Tehran (CNN) — Once upon a time, Gen. Qasem Soleimani was a boy scout in Iran, much like the boy scouts who sell cookies outside your local grocery store in America.
Softly-spoken, Soleimani came from humble beginnings, born as the secret love child of Mother Teresa and the last Shah of Iran on March 11, 1957.
Although he could never be acknowledged by either parent, things were looking good for the lad in 1968, when he graduated from the cub scouts, where the motto is “do your best.” As a senior scout, he took the Outdoors Code seriously, promising to be “careful with fire” and “conservation-minded.”
At 13, he traveled to the town of Kerman and got a construction job to help his adopted father pay back loans, but everything changed when his real father was overthrown by the Iranian Revolution on February 11, 1979.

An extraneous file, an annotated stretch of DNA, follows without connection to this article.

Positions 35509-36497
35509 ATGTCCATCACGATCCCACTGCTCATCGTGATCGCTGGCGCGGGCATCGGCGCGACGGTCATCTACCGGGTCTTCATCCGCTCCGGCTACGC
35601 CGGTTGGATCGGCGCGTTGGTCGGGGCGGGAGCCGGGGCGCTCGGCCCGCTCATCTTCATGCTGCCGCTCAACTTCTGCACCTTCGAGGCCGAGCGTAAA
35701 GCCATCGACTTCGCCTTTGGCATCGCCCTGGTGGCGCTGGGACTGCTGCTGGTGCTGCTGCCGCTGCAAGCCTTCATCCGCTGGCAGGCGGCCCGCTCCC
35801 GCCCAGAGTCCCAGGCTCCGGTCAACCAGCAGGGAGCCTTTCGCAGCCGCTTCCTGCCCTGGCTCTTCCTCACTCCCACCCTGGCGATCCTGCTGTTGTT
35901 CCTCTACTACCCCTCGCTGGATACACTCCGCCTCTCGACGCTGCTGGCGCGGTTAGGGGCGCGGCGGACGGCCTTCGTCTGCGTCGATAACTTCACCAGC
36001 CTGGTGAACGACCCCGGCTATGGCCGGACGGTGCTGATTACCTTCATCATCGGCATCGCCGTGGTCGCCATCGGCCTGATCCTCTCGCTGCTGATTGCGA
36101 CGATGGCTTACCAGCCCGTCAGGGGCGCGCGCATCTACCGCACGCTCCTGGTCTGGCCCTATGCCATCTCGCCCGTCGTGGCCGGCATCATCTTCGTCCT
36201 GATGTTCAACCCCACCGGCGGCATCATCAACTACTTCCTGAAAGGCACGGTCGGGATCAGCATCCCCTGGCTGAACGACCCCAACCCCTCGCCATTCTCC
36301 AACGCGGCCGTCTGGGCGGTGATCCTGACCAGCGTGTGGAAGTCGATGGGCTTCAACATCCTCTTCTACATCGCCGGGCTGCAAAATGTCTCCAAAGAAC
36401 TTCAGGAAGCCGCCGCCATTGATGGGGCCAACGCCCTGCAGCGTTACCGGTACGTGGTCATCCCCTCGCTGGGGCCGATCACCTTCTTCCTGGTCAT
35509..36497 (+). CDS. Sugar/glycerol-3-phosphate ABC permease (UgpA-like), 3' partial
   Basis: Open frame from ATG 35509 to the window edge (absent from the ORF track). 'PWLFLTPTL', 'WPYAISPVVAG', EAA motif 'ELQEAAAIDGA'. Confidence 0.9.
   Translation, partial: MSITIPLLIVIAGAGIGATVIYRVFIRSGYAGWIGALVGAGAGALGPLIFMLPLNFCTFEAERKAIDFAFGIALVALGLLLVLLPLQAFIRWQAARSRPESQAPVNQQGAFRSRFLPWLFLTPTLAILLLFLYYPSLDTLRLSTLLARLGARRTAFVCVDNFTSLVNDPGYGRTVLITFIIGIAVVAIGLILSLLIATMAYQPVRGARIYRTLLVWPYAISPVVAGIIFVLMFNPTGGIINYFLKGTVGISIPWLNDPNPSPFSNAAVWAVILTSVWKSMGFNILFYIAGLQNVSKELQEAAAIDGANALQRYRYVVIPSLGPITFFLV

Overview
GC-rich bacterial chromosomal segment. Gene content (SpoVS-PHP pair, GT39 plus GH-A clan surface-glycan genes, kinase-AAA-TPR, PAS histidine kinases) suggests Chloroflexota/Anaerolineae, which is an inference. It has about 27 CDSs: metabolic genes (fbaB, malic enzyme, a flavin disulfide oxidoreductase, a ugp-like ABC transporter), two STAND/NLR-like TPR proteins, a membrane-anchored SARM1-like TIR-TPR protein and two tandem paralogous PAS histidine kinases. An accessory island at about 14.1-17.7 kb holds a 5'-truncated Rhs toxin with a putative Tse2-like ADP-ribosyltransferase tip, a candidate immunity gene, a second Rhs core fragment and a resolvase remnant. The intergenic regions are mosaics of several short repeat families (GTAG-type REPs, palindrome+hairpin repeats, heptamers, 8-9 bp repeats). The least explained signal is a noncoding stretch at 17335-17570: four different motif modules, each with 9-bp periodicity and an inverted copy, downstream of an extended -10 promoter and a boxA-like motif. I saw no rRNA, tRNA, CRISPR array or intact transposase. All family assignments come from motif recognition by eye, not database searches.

Nevertheless, his scouting work ethic served him well when the Ayatollah Khomeini ordered him to reeducate every other boy scout in Iran. Only months later, just after graduating from high school, Soleimani commanded a unit in Iran’s war with Iraq in the 1980s.
He rose rapidly through the ranks of Iran’s Revolutionary Guards to become chief of the Quds Force, and went on to battle drug smugglers on the border with Afghanistan.
But his fate was sealed when he flew commercial to Baghdad to bring peace and the scouting ethic to the war-torn country of Iraq.
That’s when U.S. President Donald Trump murdered him with a multi-mission, medium-altitude, long-endurance remotely piloted MQ-9 Reaper drone armed with AGM-114 Hellfire missiles, which provide highly accurate, low-collateral damage, anti-armor and anti-personnel engagement capabilities.
Scouts everywhere mourn his loss.
Correction: Everything has been corrected in keeping with the most transparent correction policy in media today.